Peacoat in merino hopsack in colliery grey

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Garment

£540.00

Peacoat, made in London, with a heavy, dense hopsack of merino wool from West Yorkshire, and with dark horn buttons from the Midlands.

More of this sort of thing

There's not many of these left, by the looks of it. Still, don't despair. Email info@sehkelly.com and perhaps something can be done about it.

Sizing

The peacoat fits true to size. The mannequin here, for instance, who is so standard a 38 he has it stamped on his chest — is wearing an S.

XS S M L XL
To fit chest 36 38 40 42 44
Pit-to-pit 19 20 21 22 23
Shoulder 17½ 18 18½ 19 19½
Sleeve over shoulder 30½ 31 31½ 32 32½
Back length 31½ 32 32½ 33 33½
This is a traditional sort of peacoat on the face of it, but look here and there and you'll find a few nods to modernity. First things first — what we have here is a heavy, dense, and warm coat, made for the coldest days of the year. It has a very large collar — on which more later — and is long enough to cover a suit jacket.
The collar has what's known as an Ulster shape. It is cut such that it is just as happy standing upright, skimming the neck at the sides and back, as it is sitting down — but even then, it is proud, and is never concave or flat or in any way apologetic.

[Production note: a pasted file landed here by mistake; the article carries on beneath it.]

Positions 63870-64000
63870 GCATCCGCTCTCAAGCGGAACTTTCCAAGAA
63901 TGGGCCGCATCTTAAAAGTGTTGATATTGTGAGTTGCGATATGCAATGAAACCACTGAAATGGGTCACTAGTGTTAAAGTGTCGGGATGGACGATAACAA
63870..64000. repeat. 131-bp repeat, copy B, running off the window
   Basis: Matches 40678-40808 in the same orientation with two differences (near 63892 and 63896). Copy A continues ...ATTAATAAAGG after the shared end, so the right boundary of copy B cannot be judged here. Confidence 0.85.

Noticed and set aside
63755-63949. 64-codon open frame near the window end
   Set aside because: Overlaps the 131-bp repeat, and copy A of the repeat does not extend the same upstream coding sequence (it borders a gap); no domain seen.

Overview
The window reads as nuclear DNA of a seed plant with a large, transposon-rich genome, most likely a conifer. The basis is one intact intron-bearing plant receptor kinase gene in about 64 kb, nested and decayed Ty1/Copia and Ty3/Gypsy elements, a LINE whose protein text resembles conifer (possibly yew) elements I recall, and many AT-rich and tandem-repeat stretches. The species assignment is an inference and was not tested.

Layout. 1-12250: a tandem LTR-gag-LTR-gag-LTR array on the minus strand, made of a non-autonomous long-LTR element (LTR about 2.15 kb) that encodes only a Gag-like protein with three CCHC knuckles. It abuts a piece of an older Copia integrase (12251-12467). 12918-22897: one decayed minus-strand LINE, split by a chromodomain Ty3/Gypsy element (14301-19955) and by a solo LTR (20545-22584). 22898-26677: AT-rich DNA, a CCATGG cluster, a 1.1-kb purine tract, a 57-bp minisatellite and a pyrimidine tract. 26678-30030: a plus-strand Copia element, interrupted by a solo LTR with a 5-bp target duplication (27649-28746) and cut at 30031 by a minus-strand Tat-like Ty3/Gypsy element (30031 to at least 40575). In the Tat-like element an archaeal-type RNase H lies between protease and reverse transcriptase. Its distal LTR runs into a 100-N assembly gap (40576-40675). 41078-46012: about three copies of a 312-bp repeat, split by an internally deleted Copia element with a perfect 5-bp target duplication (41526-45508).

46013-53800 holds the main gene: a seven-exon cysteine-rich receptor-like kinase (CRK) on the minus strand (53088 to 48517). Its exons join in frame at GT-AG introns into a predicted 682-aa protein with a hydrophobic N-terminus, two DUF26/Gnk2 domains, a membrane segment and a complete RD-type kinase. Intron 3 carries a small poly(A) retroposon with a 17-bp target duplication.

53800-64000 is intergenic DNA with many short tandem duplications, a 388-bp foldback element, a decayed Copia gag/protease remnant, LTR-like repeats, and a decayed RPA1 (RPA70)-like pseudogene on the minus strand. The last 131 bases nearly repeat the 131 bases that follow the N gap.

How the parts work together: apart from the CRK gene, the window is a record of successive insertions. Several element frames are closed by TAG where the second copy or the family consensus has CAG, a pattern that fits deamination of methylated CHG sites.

The coat has a front of eight buttons, in four pairs, and has a further hidden beneath its collar. In this way, the peacoat may be buttoned all the way up, with the full strength of its double-breastedness posing something of an immoveable object against that which Mother Nature chooses to throw.
The buttons on the peacoat are large, and are horn — dark in colour and matte in finish — and each is a little different from one to the next. They are in that regard as if alpha-keratin snowflakes — such is the beauty of being a product of a high-grade natural material, rather than, say, a plastic replica.
There are two pockets on each side of the coat. One is the patch pocket, which is of such elephantine proportions that you really can't miss it. The other is the warmer pocket, entry to which is hidden in the side seam. It is pitched at the right height for the resting of tired hands or the stuffing of cold ones.
The coat has half-cuffs at the end of its sleeves. A nod to tradition, these, which are more typically seen on overcoats and more formal styles.
The coat has a quite innovative shoulder construction: a one-piece split sleeve, with the sleeve set in at the front (right) but raglan at the back (below). Raglan is byword for a sleeve that gives good range of movement, and smooth drape over the shoulder — but, with the split, still with a smart line at the front.
Inside, the peacoat has a chest pocket on the left-side as worn. Perhaps more importantly, inside, the peacoat has an extra layer of the outer cloth — meaning that, when fully done up, there are four layers of very thick cloth between the chest of the wearer and the harsh winds of the world outside.